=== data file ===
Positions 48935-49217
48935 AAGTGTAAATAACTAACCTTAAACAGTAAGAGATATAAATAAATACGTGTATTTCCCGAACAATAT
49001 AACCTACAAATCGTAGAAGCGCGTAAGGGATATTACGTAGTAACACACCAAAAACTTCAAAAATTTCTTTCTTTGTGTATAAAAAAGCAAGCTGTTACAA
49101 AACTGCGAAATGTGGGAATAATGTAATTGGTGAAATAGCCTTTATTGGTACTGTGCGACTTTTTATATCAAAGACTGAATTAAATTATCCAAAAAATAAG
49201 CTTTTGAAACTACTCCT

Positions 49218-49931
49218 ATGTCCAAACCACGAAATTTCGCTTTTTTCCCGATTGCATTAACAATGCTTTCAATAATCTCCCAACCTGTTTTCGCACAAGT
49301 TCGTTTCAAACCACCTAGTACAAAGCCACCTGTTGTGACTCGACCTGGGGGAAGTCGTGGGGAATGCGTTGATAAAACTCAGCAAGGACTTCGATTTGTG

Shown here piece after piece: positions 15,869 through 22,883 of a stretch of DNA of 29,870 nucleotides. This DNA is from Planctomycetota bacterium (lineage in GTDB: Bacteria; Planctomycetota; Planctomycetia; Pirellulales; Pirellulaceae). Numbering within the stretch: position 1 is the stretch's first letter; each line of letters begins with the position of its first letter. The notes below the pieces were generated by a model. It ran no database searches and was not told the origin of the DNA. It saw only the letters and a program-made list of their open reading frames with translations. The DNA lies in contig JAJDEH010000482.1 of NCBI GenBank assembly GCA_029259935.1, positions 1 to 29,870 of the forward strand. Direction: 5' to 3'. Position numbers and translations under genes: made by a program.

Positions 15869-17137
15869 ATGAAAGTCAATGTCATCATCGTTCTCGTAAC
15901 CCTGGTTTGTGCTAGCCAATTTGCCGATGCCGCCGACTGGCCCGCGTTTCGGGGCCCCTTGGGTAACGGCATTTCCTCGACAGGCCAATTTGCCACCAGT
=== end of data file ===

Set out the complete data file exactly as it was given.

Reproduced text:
Positions 48935-49217
48935 AAGTGTAAATAACTAACCTTAAACAGTAAGAGATATAAATAAATACGTGTATTTCCCGAACAATAT
49001 AACCTACAAATCGTAGAAGCGCGTAAGGGATATTACGTAGTAACACACCAAAAACTTCAAAAATTTCTTTCTTTGTGTATAAAAAAGCAAGCTGTTACAA
49101 AACTGCGAAATGTGGGAATAATGTAATTGGTGAAATAGCCTTTATTGGTACTGTGCGACTTTTTATATCAAAGACTGAATTAAATTATCCAAAAAATAAG
49201 CTTTTGAAACTACTCCT

Positions 49218-49931
49218 ATGTCCAAACCACGAAATTTCGCTTTTTTCCCGATTGCATTAACAATGCTTTCAATAATCTCCCAACCTGTTTTCGCACAAGT
49301 TCGTTTCAAACCACCTAGTACAAAGCCACCTGTTGTGACTCGACCTGGGGGAAGTCGTGGGGAATGCGTTGATAAAACTCAGCAAGGACTTCGATTTGTG

Shown here piece after piece: positions 15,869 through 22,883 of a stretch of DNA of 29,870 nucleotides. This DNA is from Planctomycetota bacterium (lineage in GTDB: Bacteria; Planctomycetota; Planctomycetia; Pirellulales; Pirellulaceae). Numbering within the stretch: position 1 is the stretch's first letter; each line of letters begins with the position of its first letter. The notes below the pieces were generated by a model. It ran no database searches and was not told the origin of the DNA. It saw only the letters and a program-made list of their open reading frames with translations. The DNA lies in contig JAJDEH010000482.1 of NCBI GenBank assembly GCA_029259935.1, positions 1 to 29,870 of the forward strand. Direction: 5' to 3'. Position numbers and translations under genes: made by a program.

Positions 15869-17137
15869 ATGAAAGTCAATGTCATCATCGTTCTCGTAAC
15901 CCTGGTTTGTGCTAGCCAATTTGCCGATGCCGCCGACTGGCCCGCGTTTCGGGGCCCCTTGGGTAACGGCATTTCCTCGACAGGCCAATTTGCCACCAGT